Line Upon Line

Because this is General Conference weekend and I can see everything “on-demand” as it were, I have made the choice to treat this as a Sunday when I can support my wife in her religious choices. So, twice a year, we all go to the Unitarian Universalist church she attends, the First Church in Salem. I like the congregation a lot. I particularly like the pastor, Rev. Jeffrey Barz-Snell. So, I had been looking forward to attending with her — to the extent that I started thinking about why that was, and formulated the seed for this post.

One of the things that I have appreciated about Pastor Jeff is that he has always taken a very humble approach to his sermons. It may be that most Universalists are that way, but I like that he does not pretend any God-given authority, and relies solely on his reasoning, education, and down-to-earth-we’re-all-in-this-together view of things to persuade in his sermons. I suspect the approach is not uncommon among the UU congregations, as there is “The Covenant” hanging on the wall to the right of the pulpit:

The Covenant (1629) We covenant with the Lord and one with another, and do bind ourselves in the presence of God, to walk together in all His ways, according as He is pleased to reveal Himself unto us in His blessed Word of Truth.

The Covenant of the First Church in Salem, Unitarian

In short, they believe in doing their best to live according to the spiritual truth they know. This can be applied to almost anyone, which is why I believe it’s important to support my wife, and anyone else for that matter, in whatever religion they choose. When we are true to the knowledge we have, God will give us more, guiding us ever closer to him. This is the “line upon line” principle, taught in Isaiah 28 and reiterated several times in LDS scriptures.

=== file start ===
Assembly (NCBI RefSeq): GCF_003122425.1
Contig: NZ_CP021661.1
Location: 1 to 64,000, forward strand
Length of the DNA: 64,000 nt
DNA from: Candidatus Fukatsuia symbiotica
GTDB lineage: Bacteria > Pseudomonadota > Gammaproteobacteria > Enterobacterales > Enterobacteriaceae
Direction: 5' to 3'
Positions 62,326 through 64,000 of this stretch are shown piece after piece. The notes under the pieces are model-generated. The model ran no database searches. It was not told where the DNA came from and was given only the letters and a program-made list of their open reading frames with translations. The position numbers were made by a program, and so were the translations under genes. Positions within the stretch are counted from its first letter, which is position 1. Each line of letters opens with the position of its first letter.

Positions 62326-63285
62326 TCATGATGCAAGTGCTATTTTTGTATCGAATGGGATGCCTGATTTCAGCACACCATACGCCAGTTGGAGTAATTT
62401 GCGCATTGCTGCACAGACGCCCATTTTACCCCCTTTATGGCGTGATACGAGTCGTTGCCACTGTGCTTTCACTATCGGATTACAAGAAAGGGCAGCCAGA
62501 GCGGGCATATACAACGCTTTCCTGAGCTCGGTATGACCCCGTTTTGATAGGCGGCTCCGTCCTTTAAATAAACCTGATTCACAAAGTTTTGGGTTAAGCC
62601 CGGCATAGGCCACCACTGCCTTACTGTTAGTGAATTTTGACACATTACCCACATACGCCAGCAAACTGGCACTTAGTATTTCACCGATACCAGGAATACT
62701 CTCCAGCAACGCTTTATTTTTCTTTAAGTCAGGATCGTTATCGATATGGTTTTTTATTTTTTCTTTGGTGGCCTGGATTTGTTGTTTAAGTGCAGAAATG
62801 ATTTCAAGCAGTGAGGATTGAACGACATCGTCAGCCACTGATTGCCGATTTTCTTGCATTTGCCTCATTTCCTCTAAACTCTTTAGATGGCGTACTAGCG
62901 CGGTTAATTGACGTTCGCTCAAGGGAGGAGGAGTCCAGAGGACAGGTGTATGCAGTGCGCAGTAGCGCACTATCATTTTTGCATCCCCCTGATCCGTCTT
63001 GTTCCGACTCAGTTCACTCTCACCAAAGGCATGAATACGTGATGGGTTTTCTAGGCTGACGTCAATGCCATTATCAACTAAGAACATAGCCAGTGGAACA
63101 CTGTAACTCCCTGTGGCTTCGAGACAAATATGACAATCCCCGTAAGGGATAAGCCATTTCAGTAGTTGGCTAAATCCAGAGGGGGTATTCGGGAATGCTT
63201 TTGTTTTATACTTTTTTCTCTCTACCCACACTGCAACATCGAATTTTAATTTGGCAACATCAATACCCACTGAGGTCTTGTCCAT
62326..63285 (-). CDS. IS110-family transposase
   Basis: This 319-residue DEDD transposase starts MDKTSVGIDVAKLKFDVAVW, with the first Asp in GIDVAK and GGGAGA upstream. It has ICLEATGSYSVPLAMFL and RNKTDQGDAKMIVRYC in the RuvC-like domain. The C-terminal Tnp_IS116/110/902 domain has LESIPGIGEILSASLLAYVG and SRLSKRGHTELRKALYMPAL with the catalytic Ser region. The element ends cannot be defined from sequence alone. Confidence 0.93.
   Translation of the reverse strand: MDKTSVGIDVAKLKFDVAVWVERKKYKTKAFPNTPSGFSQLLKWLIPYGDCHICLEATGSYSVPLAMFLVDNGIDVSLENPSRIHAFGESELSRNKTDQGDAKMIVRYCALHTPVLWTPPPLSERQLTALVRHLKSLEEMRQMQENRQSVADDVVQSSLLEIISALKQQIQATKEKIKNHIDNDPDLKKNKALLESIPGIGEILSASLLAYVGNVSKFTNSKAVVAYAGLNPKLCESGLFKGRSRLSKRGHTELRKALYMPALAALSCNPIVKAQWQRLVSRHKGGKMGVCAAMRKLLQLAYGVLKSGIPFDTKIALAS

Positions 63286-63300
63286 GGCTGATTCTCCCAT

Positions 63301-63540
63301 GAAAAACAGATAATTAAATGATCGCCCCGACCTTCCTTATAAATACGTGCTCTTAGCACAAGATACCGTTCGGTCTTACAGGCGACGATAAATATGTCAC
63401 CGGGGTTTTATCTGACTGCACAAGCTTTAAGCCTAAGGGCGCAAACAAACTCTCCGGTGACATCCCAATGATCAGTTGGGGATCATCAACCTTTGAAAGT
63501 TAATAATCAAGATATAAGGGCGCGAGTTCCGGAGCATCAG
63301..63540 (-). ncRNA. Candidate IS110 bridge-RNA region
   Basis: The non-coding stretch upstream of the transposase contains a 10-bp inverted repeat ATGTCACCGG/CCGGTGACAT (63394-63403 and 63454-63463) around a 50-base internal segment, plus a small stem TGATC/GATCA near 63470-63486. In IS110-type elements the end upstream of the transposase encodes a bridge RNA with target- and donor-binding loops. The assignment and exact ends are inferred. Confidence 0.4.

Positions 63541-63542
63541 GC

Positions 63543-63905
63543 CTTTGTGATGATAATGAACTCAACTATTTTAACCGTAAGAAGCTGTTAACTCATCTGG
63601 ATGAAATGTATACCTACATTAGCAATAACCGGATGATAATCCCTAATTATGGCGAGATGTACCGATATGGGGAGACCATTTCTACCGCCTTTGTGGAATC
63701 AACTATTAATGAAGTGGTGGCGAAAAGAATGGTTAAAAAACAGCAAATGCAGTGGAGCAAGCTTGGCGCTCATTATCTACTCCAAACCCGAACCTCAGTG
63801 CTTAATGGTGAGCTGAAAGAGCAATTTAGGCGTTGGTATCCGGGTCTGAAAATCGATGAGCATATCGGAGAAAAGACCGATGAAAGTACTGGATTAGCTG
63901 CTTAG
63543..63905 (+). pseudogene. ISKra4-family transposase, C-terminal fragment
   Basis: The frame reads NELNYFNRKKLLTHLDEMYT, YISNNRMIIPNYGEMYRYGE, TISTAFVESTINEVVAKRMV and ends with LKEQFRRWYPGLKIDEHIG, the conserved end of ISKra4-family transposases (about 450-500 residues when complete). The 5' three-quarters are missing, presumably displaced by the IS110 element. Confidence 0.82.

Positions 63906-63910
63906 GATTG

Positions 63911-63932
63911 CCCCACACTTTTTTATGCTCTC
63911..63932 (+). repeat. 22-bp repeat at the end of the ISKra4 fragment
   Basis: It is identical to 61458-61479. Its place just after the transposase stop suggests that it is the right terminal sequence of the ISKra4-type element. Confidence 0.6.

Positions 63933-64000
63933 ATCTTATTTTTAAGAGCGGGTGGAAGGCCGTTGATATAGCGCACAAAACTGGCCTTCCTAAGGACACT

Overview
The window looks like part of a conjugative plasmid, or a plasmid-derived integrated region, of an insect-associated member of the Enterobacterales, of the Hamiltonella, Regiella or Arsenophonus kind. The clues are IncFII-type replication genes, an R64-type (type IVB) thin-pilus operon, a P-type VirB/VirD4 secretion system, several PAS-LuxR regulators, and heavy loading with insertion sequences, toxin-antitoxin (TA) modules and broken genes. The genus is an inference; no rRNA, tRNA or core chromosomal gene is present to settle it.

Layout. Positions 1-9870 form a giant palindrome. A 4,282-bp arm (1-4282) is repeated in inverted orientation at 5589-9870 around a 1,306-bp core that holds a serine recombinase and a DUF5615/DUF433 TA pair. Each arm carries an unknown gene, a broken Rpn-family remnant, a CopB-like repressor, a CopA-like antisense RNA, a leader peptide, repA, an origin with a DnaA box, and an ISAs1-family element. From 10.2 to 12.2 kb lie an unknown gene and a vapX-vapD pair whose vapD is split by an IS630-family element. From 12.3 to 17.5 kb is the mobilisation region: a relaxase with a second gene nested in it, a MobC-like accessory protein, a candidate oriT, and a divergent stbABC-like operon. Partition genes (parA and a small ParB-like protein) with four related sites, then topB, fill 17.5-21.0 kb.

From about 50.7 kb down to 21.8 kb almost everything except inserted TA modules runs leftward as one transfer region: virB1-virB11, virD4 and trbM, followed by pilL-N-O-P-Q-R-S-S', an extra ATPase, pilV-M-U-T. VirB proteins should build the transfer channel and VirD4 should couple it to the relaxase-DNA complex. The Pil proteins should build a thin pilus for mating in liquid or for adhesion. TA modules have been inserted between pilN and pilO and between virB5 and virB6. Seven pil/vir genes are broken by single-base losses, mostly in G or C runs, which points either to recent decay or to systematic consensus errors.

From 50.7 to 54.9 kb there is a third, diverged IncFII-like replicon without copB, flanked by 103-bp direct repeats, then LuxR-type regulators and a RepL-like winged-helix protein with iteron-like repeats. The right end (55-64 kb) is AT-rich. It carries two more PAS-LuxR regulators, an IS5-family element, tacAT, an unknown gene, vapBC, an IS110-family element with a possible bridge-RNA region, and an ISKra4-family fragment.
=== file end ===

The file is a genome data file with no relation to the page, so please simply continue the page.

Interestingly, both sermons Pastor Jeff gave this morning – the “children’s moment” and the general sermon – both illustrated this principle. For the children, he had an object lesson with two pieces of fruit, one of which was made to seem much more appetizing than the other, and taught the principle of knowing good people by their “fruit”. For the adults he talked about the importance of sticking to the core Christianity from which Unitarians originated. For the kids, tools to teach them how to find knowledge, and for the adults, a reminder that extreme interpretations of Jesus Christ are not the only option, and Christianity will always have value to those able to separate Christ from the “Christians.”

We are all at different levels of spirituality, but this principle is the same for all of us. Hold on to the truth you have. Live it, use it, then ask for more. That is the way we ALL progress to be closer to Him. I am grateful for all of the good people in the world that do their best to follow the truth they understand. We should all spend more time asking, seeking and knocking.

I’ll be spending the remainder of this week watching the General Conference sessions I missed.

Advertisements

Tags: , ,

About thelogicalmormon

Devout Mormon. Graduate of MIT. Father. Technologist.

What do you think?

Fill in your details below or click an icon to log in:

WordPress.com Logo

You are commenting using your WordPress.com account. Log Out / Change )

Twitter picture

You are commenting using your Twitter account. Log Out / Change )

Facebook photo

You are commenting using your Facebook account. Log Out / Change )

Google+ photo

You are commenting using your Google+ account. Log Out / Change )

Connecting to %s

%d bloggers like this: